Innovation versus Feature Creep

Innovation versus Feature CreepCompanies that struggle with innovation often make up for it by adding features to existing products. They succumb to “feature creep” – the gradual and continuous addition of features and functions though nothing is truly new. While it may look improved, the added features make your product more complex, difficult to use, and more costly to produce. Over time, your core customers abandon you.

Here is an example – the Numi toilet by Kohler. At $6400, it is promoted as the top-of-the-line toilet with lots of high-tech bells and whistles:

  • Custom bidet – User can control pressure, temperature and angle.
  • Tankless design; dual flush
  • Motion Sensor Lid – After 90 seconds of no movement, the toilet will close.
  • Seat warmer
  • Foot warmer – A vent beneath the bowl blows hot air to warm your feet and the cold tile beneath them.
  • Automatic seat – For male users, a motion sensor is activated by foot and causes the seat to rise and then lower when you’re away.
  • LED lit back panel – Frosted glass is lit in an energy-efficient way.
  • MP3 hook-up – So you never have to be without your music.
  • Remote control – This touch-screen pad lets the user control all of these features from a wireless control.
  • A flat white surface designed for easy cleaning.

Instead of adding features, companies can become more innovative by subtracting features. Here is an example of the Subtraction template of the S.I.T. innovation method. Kimberly-Clark Corporation, a global producer of paper-based products, launched their new Scott Natural Tube-Free toilet paper. Just as the name asserts, the rolls come without the cardboard tubes while still being able to fit on the average toilet paper holder.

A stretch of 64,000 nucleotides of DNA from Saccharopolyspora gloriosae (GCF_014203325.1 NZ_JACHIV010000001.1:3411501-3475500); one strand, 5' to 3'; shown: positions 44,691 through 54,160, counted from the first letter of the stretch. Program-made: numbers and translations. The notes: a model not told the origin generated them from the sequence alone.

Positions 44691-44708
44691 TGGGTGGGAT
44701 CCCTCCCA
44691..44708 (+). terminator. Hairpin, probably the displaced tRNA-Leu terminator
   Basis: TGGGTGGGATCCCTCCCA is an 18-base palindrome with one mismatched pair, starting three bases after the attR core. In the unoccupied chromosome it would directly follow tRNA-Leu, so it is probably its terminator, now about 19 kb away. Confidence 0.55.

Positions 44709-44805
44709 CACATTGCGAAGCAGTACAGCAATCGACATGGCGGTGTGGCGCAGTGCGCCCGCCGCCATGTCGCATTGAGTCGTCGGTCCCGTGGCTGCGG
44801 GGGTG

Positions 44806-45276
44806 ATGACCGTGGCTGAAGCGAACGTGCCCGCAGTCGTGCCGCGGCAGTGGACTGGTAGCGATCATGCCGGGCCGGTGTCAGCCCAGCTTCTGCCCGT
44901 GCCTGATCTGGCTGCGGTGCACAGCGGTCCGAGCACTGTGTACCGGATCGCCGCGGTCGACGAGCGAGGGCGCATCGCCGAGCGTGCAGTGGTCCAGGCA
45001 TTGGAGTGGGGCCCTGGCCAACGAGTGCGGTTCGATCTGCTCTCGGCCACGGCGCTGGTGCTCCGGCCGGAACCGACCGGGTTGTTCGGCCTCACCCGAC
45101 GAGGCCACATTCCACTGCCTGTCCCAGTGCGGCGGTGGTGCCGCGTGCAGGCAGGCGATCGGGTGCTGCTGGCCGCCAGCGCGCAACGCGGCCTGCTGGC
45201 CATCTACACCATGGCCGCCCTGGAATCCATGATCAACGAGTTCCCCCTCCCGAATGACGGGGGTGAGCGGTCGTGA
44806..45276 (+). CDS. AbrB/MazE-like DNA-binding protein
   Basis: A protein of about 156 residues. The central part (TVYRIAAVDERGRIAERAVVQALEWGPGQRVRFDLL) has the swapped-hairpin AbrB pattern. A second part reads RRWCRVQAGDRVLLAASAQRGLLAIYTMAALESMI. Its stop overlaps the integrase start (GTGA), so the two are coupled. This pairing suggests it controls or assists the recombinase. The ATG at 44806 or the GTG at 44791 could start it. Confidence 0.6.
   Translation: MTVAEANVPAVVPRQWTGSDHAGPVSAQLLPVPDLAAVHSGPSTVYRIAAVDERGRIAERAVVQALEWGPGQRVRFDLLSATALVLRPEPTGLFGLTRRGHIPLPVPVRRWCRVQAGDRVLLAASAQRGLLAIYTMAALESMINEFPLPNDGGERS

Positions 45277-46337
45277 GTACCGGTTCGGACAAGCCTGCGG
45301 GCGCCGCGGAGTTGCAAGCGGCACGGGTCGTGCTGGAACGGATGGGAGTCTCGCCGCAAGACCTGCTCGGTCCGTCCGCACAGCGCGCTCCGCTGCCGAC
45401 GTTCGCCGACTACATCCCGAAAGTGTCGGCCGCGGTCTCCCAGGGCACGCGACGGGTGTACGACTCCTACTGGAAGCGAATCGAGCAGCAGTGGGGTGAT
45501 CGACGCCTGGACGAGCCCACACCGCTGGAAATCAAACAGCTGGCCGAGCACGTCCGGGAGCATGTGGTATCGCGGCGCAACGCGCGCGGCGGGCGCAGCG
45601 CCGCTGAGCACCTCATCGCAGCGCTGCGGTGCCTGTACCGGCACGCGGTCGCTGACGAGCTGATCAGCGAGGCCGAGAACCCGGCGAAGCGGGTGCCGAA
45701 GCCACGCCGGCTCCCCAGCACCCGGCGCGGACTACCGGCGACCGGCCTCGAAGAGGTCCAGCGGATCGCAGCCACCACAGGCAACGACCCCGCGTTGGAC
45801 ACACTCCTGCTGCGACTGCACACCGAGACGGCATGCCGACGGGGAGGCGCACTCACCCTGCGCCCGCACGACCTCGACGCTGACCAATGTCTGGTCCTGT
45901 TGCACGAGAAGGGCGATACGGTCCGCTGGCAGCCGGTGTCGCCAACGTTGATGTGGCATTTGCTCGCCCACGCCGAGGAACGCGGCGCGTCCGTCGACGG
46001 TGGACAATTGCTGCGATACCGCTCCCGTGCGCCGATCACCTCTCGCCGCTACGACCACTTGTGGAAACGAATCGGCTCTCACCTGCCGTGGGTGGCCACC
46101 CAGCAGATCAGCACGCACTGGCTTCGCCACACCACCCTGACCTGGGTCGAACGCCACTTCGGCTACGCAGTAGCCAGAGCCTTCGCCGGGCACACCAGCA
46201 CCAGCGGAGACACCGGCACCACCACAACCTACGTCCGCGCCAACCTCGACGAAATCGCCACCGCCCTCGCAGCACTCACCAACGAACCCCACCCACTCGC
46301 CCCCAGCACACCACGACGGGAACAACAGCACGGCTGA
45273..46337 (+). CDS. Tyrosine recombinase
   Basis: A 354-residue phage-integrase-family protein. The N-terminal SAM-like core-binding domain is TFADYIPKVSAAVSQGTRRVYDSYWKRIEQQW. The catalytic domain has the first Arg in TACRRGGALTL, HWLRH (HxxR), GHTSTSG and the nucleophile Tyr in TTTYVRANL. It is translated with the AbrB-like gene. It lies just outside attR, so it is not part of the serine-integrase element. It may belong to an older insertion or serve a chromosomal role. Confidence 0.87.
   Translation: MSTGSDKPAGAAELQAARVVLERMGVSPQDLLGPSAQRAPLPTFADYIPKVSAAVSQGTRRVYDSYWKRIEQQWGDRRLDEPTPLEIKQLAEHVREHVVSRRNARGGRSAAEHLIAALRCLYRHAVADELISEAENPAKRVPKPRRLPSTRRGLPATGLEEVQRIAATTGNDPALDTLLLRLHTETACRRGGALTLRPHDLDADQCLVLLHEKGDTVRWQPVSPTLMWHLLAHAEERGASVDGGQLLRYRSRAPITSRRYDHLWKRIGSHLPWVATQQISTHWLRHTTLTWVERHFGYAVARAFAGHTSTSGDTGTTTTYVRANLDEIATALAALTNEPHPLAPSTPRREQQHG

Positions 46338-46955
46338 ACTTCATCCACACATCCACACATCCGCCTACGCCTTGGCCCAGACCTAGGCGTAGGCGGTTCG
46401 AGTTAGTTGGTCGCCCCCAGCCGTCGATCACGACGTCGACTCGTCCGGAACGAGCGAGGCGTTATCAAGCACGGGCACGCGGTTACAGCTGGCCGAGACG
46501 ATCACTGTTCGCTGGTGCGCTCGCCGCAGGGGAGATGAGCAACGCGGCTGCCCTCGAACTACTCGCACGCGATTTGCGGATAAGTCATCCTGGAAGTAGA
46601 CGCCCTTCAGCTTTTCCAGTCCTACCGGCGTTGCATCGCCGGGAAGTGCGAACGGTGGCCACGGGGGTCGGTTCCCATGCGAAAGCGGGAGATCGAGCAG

“The idea has been around for quite some time,” said Doug Daniels, brand manger for Scott brand. “The tube doesn’t really serve any consumer purpose. But we’ve had a breakthrough in our technology that’s finally allowed us to do this.” For now, the process of taking out the tube remains a mystery, as Kimberly-Clarke won’t reveal its ground-breaking technology. Daniels says they’re keeping tight-lipped, since they might use the process for future products. But more importantly, he maintains that no cardboard tube means every single piece of toilet paper will be usable, without those last few sheets getting stuck to the roll.

Kimberly-Clarke estimates that the U.S. alone disposes of 17 billion cardboard tubes from bathroom tissue, equating to 160 million pounds of waste. To put that into perspective, that’s roughly the weight of 250 Boeing 747s and enough tubes to circle the earth’s equator 40 times. Daniels says that this marriage of consumer and ecological advantages will pave the way for the success of the tubeless initiative.”

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Drew BoydDrew Boyd is Assistant Professor of Marketing and Innovation at the University of Cincinnati and Executive Director of the MS-Marketing program. Follow him at and at

Drew Boyd




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